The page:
So when this warmed air hits the windshield which is very cold, it fogs up the windshield.
I learned this when I was a poor college kid driving a '66 VW air cooled engine with long "heated air exchanger" ducts. I
t was useless. My handy wiping rag was always at hand.
The heat pump is based heat exchange to the ambient air. Guess what when the ambient air is -30F, not much heat is exchanged.


BTW, look for Redstrawberry's thread on inadequate heating from a covered gasoline engine.
Heat pump will not work in the northern hemi, and is not needed at CA, TX and below, Asia, S. Amer, where Hyundai sells cars.
 

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phftw, thanks friend. Texas and California are the ideal climates for PHEV. I am practically driving for free.
Believe me, I owned several Toyotas, my son drives a Corolla. My wife drives a Honda.
If Hyundai screws me, they will be sorry. But the Sonata plug-in is dreamy for me.
Quiet, power seat, navig, good stereo, 99.9MPGe.
 

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Discussion Starter #18
Marshall you are missing the fundamentals of refrigeration systems. Believe me, I live in that world.
An AC in cooling mode not only cools the interior by exchanging heat with the exterior air.
The refrigerant is compressed, changes phase from vapor to liquid in the condenser.
During the cooling phase, the high pressure liquid is throttled by a cap tube or a txv into low pressure vapor in the evaporator in the cabin. That phase crhange process absorbs a tremendous amount of heat, thus cooling take place.
While cooling the cabin air, AC also condenses the water vapor in the air into liquid and it drips out of the cabin.
A heat pump is the AC run backwards, by the use of a reversing valve.
There is no defrost when the system is in heat mode. There is also a need to stop the heat pump every half hours or so to DEFROST the heat exchanger that will be caked in ice.
In humid climates, a form of AC is used as dehumidifier, it will even dry your carpet in the house.
Well, warmed air just keeps the water droplets suspended, it is never is removed.
So when this warmed air hits the windshield which is very cold, it fogs up the windshield.
I learned this when I was a poor college kid driving a '66 VW air cooled engine with long "heated air exchanger" ducts. I
t was useless. My handy wiping rag was always at hand.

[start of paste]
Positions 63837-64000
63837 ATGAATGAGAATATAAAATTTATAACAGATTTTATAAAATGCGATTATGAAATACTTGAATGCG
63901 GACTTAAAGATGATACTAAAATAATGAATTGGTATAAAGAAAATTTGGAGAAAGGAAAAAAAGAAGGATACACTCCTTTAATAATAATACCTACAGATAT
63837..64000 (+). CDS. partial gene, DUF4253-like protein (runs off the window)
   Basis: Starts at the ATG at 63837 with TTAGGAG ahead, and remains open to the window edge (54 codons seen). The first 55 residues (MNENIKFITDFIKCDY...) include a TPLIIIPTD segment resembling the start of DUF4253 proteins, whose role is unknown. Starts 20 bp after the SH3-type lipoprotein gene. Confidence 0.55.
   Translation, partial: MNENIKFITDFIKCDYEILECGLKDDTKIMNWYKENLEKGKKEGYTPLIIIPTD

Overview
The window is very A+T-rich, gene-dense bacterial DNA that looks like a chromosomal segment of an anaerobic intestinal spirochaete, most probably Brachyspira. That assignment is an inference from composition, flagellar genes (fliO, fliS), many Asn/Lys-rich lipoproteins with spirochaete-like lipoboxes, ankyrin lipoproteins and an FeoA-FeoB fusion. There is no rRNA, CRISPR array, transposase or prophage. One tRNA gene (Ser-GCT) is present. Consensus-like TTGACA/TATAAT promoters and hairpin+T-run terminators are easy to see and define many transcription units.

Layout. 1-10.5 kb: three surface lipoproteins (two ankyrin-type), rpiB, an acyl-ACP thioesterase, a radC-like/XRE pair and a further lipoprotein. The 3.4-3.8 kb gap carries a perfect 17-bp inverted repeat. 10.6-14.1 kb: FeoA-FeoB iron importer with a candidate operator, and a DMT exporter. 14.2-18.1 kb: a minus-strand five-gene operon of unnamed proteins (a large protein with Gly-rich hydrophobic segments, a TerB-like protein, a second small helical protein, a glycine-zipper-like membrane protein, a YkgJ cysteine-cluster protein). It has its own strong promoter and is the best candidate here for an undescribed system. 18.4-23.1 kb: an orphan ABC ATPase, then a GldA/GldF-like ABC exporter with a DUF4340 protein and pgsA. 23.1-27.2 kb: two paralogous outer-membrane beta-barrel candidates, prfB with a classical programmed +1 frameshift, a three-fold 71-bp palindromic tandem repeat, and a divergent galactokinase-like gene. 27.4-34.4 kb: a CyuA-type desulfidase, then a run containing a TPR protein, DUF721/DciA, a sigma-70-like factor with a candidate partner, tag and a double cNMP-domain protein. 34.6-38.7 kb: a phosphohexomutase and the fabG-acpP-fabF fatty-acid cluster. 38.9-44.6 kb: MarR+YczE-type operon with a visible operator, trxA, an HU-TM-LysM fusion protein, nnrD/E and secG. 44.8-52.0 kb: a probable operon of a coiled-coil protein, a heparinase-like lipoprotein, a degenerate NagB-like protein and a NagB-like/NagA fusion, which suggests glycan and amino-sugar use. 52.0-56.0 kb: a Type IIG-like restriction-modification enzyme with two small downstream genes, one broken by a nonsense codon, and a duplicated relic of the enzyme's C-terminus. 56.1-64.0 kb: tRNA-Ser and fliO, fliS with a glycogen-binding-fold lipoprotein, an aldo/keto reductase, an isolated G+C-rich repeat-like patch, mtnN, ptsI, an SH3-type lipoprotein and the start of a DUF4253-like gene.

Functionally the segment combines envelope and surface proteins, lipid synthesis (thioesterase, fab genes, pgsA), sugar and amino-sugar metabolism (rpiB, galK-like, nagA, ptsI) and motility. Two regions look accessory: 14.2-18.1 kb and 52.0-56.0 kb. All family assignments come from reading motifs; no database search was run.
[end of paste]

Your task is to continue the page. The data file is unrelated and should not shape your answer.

The heat pump is based heat exchange to the ambient air. Guess what when the ambient air is -30F, not much heat is exchanged.


BTW, look for Redstrawberry's thread on inadequate heating from a covered gasoline engine.
Heat pump will not work in the northern hemi, and is not needed at CA, TX and below, Asia, S. Amer, where Hyundai sells cars.
Fuel, I am well aware of how an AC system works. I worked as a test tech for a small AC/heater manufacture for large trucks and off-road equipment for over 10 years.

Heat pumps can work quite well for homes here in Western Washington, especially as a supplement for homes built with baseboard heat. The neighbor down the street installed a ductless one last year, and I've seen a few others installed around the homes near me.

For cars, I've seen a 20% hit on EV mode range for the Toyota Prius Prime here in Western Washington. This means the car can still run in EV mode only for short trips. The Sonata Plug-in can't do that here in Western Washington!

Heck if Hyundai had just installed a PTC heater that would be a huge improvement for me as almost all my driving is under twenty miles round trip. Right now I'm going from 99 mpg to around 31 mpg in HEV mode only and around 40 mpg with EV mode selected. That's a huge, huge hit just to run the engine as a heater.

Again, I don't see much point in the current Sonata plug-in. Hyundai and Kia should just pull the plug on this version of this car, but apparently they are still going to offer the vehicle in 2018, as it's showing up on the Kia web site.